Die Qual der Wahl


So the German general elections are just a week away and Berlin (and the rest of the country, I’m sure) has been covered by thousands of Plakate in various shapes and sizes and with varying degrees of cliche. Germany is big on election posters, much more so than the UK and they adorn every free lamp post (even in side streets) and every patch of grass by the side of the road – then, of course there are the billboards. I thought I would include a selection of a few that are around, and highlight their pros and cons.

Now, while I may not stand in agreement with Angela Merkel’s social policies, she is currently pulling a head of the other parties significantly and does have her mainly successful leadership for the past 8 years, plus her handling of the EU and Euro crisis on her CV. Furthermore, she is seemingly the only candidate with a chance currently. While the SPD has a lot of pulling power, Peer Steinbrück seems to let the side down, particularly after his now infamous appearance on the cover of Süddeutsche Zeitung Magazine.

The above image shows one of CDU‘s campaign posters – this is my particular favourite because it is completely transparent in its ‘actual’ and ‘attempted’ message. The party, who’s image is wholly based on Christian conservative beliefs, is trying to show that social policy is important to them too – most likely in an attempt to appeal to those undecided between SPD and CDU. The tagline claims “Every family is different, yet equally important to us”. All well and good so far. Then you see the image. A white, middle class family bonding over making breakfast. The only thing that doesn’t make this a complete stereotype is that the father is cooking, letting his wife take the day off. How modern. This image is perfect for a CDU campaign, its the headline that is misplaced and essentially reads, “every white, middle class family is slightly different, yet equally important to us”. Here we can see the dilemma surrounding election campaigns – do you alienate your base or try to appeal to new voters. The CDU know as well as everyone else that they hold a strong lead and therefore they are focusing on appealing to their base. This poster alienates anyone who doesn’t stem from a ‘nuclear family’ and excludes immigrants (1st, 2nd and every other generation), and anyone who isn’t heterosexual, for a start.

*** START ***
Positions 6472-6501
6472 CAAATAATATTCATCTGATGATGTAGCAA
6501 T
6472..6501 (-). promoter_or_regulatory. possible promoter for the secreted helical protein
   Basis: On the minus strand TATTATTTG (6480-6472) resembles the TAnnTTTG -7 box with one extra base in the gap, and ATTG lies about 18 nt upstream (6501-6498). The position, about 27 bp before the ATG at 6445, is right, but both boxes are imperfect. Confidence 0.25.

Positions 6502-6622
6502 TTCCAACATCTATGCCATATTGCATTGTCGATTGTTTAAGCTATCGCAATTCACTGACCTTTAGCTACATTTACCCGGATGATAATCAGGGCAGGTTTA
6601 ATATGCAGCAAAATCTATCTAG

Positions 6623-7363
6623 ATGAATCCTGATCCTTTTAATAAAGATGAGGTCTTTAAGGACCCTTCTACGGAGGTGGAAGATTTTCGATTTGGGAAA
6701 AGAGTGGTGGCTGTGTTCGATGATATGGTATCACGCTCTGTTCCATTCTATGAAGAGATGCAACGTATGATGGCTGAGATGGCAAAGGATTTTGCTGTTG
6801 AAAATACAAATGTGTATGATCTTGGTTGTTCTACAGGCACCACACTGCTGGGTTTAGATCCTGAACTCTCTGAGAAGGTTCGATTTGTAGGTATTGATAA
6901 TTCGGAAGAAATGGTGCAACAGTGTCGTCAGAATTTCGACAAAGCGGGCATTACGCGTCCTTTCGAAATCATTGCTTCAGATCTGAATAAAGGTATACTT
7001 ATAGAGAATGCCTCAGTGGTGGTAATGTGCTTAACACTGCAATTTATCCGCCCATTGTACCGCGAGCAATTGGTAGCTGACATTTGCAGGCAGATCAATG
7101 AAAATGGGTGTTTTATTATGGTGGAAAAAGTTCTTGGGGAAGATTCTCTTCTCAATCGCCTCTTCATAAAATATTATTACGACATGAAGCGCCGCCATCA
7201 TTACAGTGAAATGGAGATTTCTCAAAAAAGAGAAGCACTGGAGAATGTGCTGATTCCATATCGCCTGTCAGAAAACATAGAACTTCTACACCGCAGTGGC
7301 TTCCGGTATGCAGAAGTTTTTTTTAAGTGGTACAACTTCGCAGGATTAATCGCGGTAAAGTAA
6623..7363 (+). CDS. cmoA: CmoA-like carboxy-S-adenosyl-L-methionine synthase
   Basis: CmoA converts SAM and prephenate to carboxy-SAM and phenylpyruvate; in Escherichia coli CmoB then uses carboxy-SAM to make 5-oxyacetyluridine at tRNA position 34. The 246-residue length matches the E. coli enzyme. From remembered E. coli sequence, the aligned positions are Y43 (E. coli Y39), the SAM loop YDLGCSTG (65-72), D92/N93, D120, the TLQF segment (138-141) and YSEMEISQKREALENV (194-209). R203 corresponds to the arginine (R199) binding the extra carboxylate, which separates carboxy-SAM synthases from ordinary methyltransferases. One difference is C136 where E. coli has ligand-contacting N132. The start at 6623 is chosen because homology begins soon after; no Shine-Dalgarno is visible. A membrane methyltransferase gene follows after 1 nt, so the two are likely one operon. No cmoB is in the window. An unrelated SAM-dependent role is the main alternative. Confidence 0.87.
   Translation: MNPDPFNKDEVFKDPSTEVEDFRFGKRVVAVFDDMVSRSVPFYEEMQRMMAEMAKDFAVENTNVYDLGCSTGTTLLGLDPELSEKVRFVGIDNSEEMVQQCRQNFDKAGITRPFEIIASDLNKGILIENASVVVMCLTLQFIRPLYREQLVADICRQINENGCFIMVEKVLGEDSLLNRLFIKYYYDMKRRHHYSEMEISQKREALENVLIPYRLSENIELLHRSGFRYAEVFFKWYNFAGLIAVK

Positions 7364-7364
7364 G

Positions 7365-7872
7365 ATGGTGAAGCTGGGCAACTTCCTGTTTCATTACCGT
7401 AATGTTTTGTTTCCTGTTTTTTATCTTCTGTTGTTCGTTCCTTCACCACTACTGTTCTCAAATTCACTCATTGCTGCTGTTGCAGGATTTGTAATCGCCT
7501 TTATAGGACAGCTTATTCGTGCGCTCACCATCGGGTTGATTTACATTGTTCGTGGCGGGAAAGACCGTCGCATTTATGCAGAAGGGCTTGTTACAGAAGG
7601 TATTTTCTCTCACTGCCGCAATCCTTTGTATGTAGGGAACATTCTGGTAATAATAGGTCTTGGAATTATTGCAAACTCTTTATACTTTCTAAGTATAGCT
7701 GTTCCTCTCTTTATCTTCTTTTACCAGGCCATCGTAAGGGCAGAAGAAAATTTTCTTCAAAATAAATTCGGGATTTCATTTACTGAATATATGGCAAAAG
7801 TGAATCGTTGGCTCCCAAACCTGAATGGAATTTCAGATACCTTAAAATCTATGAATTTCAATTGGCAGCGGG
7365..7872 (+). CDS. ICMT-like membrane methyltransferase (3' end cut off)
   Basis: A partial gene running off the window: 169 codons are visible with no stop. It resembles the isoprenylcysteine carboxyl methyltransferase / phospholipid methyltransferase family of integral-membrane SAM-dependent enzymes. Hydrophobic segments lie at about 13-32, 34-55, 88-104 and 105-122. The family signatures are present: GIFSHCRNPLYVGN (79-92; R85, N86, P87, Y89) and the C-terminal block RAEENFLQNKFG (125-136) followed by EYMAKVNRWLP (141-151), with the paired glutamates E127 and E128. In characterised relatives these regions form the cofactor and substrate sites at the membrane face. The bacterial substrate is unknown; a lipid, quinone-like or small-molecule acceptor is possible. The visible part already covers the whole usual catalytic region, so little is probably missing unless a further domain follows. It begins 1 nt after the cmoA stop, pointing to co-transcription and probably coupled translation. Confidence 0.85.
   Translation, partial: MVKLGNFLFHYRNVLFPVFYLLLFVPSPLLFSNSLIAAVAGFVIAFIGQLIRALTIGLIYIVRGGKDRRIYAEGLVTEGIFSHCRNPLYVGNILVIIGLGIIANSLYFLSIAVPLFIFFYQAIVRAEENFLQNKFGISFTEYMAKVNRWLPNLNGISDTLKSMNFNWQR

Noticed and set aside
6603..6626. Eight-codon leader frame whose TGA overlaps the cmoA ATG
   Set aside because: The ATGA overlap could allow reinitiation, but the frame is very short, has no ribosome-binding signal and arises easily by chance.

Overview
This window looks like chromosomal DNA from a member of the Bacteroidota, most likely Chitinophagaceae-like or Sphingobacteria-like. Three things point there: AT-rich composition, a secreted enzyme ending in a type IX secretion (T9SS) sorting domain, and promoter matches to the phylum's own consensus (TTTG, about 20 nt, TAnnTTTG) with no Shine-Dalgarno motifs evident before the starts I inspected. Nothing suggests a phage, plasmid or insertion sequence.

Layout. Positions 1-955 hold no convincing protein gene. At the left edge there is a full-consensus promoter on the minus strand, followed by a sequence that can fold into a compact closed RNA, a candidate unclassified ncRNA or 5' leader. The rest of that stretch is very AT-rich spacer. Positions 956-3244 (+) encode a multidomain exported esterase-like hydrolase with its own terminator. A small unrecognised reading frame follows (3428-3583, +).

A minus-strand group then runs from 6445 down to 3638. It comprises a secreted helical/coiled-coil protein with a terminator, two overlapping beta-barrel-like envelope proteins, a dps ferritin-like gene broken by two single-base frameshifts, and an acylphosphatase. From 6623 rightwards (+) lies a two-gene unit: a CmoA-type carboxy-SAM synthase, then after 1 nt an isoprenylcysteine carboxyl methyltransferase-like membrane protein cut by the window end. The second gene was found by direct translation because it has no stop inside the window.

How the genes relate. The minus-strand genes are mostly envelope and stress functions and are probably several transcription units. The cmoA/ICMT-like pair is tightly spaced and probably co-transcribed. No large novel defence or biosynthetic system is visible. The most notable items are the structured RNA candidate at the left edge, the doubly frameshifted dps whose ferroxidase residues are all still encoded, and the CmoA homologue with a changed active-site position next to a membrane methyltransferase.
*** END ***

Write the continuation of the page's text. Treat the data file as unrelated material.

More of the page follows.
The SPD (Germany’s social democrats) also went for an obvious photo shoot and slogan combination – which tends to focus more on policy plans, as opposed to the CDU, who have focused more on successes in the past two terms and vague slogans alluding to family policy and economic growth. On the whole, I quite like the SPD campaign, and generally prefer policy suggestions as opposed to empty words and pats on the back. While the mother and the daughter are clearing playing to cliches here, at least it is more realistic and inclusive than the CDU‘s image.

The FDP (Germany’s free democrats who are business heavy) are sinking rapidly and are currently hovering around the 5% mark, and could fall below, meaning they wouldn’t even be allowed into the Bundestag. For this reason, and because their posters are nothing special, I am going to move on to die Grünen/Bündnis 90. The Greens have mainly gone for a lot of word play and images of ‘friendly looking locals’


Here the Greens are highlighting their parental and family policy with the headline “my mum will be the boss” and their slogan “and you?” features on every poster in the hope to make the people on the street feel involved.

Some of the best posters on offer this year come from Die Linke, German’s left party. These posters are to the point, with only text and the logo to offer. They also highlight the parties policies and central beliefs. The poster below reads “Enough chatting! 10 Euro minimum wage now”. However some of the party’s posters are far too ideological, which in turn make the party look less credible.


Finally we have the controversial NPD (Germany’s nationalist party) below. These images are recycled from the local elections back in 2009 and as racist as ever. The image speaks for itself, and the slogan reads “Have a good journey home”. Thankfully this party doesn’t hit the 5% mark and is unlikely to in this election. Their posters are erected to get a reaction and to create tension. They also open up a whole new issue regarding freedom of speech, democracy and ultimately the question as to whether they should be banned or not.


The German general election is on Sunday 22nd September.


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